Chronic neck pain is often associated with headaches. This two-fold affliction is most frequently seen in individuals with poor posture or high levels of stress, and is usually very easily treated. Nearly one in five patients who suffer from chronic headaches also experience neck related headaches; interestingly, these types of headaches are far more prevalent in women.
Typically, the headaches associated with neck pain are described as mildly to severely painful without throbbing; often they only last a few hours, but some extreme headaches with neck pain have been reported to last days or weeks. A headache with neck pain is likely to display one or more of these symptoms:
- Inability or difficulty moving your neck
- Arm, shoulder or neck pain
- The headache is based only on one side of the head and does not switch sides
- Nausea, dizziness, possible vomiting
- Sensitivity to sound and light
- Vision blurred on the side of the head where pain is felt; sometimes tearing or swelling of the eye will also occur
How are you sitting while you read this? If your back is rounded with your head forward, your posture could be the source of your pain. Sometimes neck pain associated with headaches is caused by the tightening of the posterior neck muscles related to this seating position. This is called an occipital headache; basically, muscles in the neck are placing pressure on certain nerves. Luckily, if this is the source of your affliction, you can be very easily treated with posture correction and neck exercises. Other possible causes include:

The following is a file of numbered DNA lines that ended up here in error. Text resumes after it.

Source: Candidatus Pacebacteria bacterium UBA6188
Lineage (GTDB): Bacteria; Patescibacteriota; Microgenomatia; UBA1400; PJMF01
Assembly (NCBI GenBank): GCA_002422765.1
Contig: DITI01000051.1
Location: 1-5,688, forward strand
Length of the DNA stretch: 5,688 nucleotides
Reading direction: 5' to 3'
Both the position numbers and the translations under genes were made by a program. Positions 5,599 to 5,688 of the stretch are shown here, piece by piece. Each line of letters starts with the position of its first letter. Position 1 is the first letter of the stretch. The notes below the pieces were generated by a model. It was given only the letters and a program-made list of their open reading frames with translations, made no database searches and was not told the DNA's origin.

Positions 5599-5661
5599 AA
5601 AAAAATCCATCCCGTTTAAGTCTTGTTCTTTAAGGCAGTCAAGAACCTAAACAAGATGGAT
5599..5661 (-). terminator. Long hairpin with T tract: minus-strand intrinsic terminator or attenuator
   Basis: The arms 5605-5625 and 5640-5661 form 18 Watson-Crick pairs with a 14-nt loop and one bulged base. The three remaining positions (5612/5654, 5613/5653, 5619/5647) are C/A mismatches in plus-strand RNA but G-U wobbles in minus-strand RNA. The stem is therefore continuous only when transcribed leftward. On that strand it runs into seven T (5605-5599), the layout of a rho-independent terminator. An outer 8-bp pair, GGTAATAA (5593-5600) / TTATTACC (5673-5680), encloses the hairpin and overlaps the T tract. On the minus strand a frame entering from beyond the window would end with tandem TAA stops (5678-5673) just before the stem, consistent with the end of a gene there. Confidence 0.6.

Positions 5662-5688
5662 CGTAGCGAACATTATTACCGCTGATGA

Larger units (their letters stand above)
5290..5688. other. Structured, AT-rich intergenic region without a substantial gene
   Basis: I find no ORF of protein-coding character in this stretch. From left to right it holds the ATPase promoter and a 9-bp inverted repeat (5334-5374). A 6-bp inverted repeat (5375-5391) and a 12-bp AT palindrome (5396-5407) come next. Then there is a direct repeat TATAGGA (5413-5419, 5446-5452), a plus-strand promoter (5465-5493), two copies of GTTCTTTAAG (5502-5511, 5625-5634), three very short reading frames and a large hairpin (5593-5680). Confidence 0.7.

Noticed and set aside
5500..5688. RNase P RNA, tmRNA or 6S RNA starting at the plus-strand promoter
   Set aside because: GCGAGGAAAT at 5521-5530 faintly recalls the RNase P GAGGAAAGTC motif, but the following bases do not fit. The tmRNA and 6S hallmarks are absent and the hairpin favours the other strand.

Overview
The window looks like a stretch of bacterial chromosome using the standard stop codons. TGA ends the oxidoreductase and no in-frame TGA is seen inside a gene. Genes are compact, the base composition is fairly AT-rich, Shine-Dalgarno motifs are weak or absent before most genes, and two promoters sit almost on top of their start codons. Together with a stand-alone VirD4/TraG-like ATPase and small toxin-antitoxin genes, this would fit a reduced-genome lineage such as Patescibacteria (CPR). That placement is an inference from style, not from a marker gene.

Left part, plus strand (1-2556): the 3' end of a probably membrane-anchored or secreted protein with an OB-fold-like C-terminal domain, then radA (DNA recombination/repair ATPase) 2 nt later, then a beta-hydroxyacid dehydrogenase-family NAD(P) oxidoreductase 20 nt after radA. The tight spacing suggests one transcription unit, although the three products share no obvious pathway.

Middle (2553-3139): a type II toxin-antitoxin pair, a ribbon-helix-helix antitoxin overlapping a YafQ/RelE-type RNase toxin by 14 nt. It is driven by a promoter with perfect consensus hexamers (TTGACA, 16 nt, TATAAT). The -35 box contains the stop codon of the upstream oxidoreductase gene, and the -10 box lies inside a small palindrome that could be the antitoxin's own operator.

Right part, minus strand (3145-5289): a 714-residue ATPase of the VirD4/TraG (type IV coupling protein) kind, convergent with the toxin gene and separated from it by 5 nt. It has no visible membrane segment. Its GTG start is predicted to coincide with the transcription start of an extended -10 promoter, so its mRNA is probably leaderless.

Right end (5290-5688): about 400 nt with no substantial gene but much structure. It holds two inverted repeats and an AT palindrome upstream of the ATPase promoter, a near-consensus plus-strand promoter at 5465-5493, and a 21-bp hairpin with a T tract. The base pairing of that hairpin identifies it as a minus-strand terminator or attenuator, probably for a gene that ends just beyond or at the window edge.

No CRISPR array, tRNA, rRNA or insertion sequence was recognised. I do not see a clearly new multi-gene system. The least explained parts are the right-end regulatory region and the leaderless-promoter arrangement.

- Joints and discs in the neck which are stressed and are referring pain to the head
- Protracted awkward neck position; a good example of this is a secretary who constantly holds a telephone receiver between her head and shoulder
- Overuse of neck muscles
- Degenerative neck arthritis
- Past trauma to the neck such as whiplash, as well as injuries of the connective tissue of the neck or the spine
- Wearing high heels too tight knee high stockings; accessories like these can stress the adductor muscles of your calves and the pain then travels from your legs to your neck, jaw and, finally, head.
Prescribed treatment will depend on the determination of the cause of the headaches with neck pain; often treatment is quite successful. Typical treatments include:
- Posture correction
- Stress reduction
- Neck exercises
- Abdominal exercises
- Stress reduction
- Chiropractic adjustments
- Massage therapies
- Over the counter medications such a aspirin to lessen inflammation
- If the pain is due to a past injury or trauma, there has been marked success with an apparatus called a Cervical Curve Correction Device (CCCD); this equipment uses a concept similar to braces to slowly retrain the positioning of the traumatized neck.
- If all else fails, ask your doctor about a new treatment that has done well in clinical trials called Occipital Nerve Stimulation.
Written By: Updated: June 28,2011